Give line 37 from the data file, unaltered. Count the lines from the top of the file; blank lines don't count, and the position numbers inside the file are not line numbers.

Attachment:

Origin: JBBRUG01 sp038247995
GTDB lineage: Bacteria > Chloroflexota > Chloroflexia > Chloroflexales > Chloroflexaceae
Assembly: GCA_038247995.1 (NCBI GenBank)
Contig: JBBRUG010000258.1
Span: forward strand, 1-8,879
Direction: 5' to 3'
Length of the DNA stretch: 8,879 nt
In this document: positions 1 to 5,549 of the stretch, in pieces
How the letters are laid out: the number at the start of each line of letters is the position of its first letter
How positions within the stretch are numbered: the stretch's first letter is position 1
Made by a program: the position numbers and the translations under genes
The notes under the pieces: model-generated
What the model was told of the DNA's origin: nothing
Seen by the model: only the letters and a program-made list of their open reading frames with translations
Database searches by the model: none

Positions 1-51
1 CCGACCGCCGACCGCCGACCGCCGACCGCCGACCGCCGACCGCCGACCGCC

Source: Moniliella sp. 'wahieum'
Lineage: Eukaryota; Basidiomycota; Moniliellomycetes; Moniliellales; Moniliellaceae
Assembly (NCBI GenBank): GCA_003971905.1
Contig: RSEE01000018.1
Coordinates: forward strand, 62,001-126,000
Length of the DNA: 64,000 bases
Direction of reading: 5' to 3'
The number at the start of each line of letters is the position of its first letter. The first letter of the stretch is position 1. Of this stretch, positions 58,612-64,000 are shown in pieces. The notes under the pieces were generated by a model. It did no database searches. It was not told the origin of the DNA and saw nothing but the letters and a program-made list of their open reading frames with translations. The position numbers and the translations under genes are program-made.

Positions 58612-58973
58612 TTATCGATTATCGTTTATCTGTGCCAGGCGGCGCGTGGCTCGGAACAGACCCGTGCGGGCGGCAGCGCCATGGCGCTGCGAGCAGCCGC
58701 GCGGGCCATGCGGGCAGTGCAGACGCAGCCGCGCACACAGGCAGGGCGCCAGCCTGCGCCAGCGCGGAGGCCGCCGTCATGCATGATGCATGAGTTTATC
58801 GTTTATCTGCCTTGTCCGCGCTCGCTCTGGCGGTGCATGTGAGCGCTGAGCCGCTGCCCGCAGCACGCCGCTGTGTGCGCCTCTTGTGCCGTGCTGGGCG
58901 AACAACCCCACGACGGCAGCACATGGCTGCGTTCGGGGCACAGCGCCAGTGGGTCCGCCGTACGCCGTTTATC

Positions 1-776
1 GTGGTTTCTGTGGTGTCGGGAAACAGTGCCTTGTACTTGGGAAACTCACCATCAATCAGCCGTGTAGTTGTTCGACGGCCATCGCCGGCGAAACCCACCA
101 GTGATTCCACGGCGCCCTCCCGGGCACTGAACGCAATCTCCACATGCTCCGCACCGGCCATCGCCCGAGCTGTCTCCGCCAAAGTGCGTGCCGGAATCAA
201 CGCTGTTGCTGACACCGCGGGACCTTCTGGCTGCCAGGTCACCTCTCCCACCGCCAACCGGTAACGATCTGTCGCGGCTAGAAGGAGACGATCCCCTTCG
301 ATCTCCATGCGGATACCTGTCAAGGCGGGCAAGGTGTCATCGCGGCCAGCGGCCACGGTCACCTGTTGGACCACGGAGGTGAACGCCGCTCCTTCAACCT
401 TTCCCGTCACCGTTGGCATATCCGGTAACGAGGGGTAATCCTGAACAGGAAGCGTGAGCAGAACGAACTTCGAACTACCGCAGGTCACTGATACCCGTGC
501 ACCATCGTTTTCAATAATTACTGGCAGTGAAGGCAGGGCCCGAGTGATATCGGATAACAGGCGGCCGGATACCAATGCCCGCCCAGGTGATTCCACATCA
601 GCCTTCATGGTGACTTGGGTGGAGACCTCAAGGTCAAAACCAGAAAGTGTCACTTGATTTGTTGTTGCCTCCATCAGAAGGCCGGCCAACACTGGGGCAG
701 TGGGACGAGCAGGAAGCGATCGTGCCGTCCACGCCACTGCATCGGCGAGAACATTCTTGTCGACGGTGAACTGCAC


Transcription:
501 ACCATCGTTTTCAATAATTACTGGCAGTGAAGGCAGGGCCCGAGTGATATCGGATAACAGGCGGCCGGATACCAATGCCCGCCCAGGTGATTCCACATCA